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Hunting has the potential to result in animals suffering significantly including being;
Thus distress, injury and suffering are highly likely, if not inevitable.
In the best case scenario;
Hunters are not required to undergo competency assessment for shooting accuracy before obtaining a licence or permit.
Hunting involves more than just ‘shooting’. Hunted animals are often chased long distances, sometimes by dogs as well as people; arrows and knives are sometimes used to kill animals rather than firearms; other parts of the body are aimed at rather than the head; wounded animals escape without being followed up and dependent young are often left to fend for themselves. The skill level of hunters is highly variable and some are not motivated or required to follow standard procedures or best practice. The consequences of these practices are that many animals will endure significant suffering and a protracted death.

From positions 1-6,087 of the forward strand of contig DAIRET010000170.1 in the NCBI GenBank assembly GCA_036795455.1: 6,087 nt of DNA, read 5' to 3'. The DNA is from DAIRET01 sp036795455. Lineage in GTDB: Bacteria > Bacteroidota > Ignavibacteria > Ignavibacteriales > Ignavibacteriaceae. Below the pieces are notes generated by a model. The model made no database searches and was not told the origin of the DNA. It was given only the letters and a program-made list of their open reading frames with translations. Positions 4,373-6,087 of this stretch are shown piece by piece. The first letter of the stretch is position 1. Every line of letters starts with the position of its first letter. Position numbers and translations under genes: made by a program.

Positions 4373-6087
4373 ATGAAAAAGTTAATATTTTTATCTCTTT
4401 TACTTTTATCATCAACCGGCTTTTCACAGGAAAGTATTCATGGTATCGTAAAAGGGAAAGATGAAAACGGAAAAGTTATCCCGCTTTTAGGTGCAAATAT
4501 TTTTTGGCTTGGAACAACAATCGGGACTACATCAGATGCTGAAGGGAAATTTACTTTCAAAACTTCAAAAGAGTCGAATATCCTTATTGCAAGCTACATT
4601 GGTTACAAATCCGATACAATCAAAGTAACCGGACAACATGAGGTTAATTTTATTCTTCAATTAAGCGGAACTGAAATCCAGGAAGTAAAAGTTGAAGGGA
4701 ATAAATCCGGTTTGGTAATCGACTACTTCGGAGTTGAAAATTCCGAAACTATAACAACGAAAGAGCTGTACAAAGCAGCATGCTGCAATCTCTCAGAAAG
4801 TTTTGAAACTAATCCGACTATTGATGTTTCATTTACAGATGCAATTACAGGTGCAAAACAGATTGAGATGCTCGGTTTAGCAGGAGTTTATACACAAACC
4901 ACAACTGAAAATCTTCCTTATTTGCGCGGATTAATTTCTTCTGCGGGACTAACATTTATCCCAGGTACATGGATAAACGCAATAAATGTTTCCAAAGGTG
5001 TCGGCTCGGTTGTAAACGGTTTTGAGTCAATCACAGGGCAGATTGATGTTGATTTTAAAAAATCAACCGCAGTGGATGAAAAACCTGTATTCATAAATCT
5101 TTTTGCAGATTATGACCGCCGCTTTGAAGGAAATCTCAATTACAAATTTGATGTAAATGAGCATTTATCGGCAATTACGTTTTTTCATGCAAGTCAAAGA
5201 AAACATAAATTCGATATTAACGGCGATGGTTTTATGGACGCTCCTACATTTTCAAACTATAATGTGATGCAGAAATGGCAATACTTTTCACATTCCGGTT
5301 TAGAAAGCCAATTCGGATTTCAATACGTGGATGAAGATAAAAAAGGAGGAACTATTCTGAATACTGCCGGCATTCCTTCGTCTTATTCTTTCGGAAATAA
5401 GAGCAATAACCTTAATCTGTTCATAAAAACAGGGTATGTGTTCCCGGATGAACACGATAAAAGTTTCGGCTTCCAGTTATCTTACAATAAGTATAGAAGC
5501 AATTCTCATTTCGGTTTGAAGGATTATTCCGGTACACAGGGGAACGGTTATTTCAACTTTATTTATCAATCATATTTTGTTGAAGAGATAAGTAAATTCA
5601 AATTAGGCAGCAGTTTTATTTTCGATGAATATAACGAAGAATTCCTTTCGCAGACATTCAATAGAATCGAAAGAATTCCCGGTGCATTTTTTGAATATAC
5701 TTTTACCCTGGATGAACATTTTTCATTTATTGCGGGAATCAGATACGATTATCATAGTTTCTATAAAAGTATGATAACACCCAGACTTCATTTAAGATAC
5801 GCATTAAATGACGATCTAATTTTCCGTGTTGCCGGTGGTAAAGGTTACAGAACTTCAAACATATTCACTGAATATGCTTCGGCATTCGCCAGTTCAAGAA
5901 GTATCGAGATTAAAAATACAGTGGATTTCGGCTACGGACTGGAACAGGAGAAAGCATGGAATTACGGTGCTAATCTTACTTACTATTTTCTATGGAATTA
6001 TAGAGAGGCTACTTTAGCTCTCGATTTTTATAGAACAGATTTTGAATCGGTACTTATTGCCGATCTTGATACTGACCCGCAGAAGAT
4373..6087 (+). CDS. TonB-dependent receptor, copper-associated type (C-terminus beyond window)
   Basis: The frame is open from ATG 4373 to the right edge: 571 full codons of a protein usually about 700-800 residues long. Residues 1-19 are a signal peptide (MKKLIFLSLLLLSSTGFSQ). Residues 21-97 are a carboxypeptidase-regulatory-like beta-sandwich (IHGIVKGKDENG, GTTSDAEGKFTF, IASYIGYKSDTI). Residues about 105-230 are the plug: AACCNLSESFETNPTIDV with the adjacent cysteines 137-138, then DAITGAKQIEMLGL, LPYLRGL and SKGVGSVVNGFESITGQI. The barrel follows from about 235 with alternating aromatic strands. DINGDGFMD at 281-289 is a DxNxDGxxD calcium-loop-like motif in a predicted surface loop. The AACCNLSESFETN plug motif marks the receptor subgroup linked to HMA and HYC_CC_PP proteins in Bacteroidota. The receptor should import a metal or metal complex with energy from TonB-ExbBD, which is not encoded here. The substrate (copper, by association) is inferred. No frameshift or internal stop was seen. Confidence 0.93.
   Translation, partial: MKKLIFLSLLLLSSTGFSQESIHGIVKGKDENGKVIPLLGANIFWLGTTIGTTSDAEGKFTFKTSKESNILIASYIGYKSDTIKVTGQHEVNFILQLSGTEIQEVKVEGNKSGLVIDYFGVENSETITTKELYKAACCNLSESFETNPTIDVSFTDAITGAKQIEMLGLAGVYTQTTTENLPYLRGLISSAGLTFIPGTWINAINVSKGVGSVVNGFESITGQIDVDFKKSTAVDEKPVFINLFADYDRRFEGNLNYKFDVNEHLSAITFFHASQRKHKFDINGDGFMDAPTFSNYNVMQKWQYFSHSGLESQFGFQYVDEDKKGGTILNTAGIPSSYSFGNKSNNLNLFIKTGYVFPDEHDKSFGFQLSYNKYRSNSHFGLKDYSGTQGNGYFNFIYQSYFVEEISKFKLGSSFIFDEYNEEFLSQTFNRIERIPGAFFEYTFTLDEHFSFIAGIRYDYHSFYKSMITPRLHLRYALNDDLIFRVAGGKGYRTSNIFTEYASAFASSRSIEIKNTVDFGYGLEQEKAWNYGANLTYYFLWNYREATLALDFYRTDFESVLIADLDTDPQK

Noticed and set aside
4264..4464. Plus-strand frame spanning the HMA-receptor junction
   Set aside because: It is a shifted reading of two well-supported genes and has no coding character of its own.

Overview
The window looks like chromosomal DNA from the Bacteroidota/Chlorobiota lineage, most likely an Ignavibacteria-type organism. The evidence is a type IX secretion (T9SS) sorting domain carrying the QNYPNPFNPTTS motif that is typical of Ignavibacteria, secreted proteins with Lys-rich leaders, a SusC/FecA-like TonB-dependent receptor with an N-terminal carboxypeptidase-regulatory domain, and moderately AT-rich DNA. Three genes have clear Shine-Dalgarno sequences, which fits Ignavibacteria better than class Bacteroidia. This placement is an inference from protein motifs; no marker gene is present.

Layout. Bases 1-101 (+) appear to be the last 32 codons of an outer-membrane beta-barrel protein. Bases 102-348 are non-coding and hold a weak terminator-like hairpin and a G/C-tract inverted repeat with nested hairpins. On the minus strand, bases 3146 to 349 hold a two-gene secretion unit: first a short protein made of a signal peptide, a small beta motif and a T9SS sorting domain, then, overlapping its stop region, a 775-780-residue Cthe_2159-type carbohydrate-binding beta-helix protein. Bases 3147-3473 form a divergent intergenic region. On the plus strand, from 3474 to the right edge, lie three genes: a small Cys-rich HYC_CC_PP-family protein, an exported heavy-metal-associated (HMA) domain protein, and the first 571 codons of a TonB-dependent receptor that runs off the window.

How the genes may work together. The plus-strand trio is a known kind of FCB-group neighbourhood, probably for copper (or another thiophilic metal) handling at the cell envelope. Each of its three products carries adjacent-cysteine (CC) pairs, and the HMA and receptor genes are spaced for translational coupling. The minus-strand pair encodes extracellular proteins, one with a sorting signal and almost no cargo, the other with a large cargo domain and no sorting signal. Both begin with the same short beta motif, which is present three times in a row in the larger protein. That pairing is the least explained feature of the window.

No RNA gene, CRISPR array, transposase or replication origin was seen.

The RSPCA opposes recreational hunting, or the act of stalking or pursuing an animal and then killing it for sport, due to the inherent and inevitable pain and suffering caused.